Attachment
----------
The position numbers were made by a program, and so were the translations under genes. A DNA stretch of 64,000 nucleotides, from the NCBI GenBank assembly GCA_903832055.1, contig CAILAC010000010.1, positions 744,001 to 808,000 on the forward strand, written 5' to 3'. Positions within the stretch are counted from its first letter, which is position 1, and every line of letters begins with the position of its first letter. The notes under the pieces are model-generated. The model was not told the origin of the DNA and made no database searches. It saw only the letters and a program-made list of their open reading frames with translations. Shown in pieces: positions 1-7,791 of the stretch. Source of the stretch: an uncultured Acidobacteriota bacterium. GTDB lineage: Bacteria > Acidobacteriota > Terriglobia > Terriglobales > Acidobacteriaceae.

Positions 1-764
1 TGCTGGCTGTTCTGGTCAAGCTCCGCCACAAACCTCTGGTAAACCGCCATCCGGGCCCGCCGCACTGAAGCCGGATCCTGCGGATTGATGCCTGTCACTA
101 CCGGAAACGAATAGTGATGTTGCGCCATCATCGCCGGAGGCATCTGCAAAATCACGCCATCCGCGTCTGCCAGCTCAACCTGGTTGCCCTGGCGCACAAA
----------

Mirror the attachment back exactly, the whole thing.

The position numbers were made by a program, and so were the translations under genes. A DNA stretch of 64,000 nucleotides, from the NCBI GenBank assembly GCA_903832055.1, contig CAILAC010000010.1, positions 744,001 to 808,000 on the forward strand, written 5' to 3'. Positions within the stretch are counted from its first letter, which is position 1, and every line of letters begins with the position of its first letter. The notes under the pieces are model-generated. The model was not told the origin of the DNA and made no database searches. It saw only the letters and a program-made list of their open reading frames with translations. Shown in pieces: positions 1-7,791 of the stretch. Source of the stretch: an uncultured Acidobacteriota bacterium. GTDB lineage: Bacteria > Acidobacteriota > Terriglobia > Terriglobales > Acidobacteriaceae.

Positions 1-764
1 TGCTGGCTGTTCTGGTCAAGCTCCGCCACAAACCTCTGGTAAACCGCCATCCGGGCCCGCCGCACTGAAGCCGGATCCTGCGGATTGATGCCTGTCACTA
101 CCGGAAACGAATAGTGATGTTGCGCCATCATCGCCGGAGGCATCTGCAAAATCACGCCATCCGCGTCTGCCAGCTCAACCTGGTTGCCCTGGCGCACAAA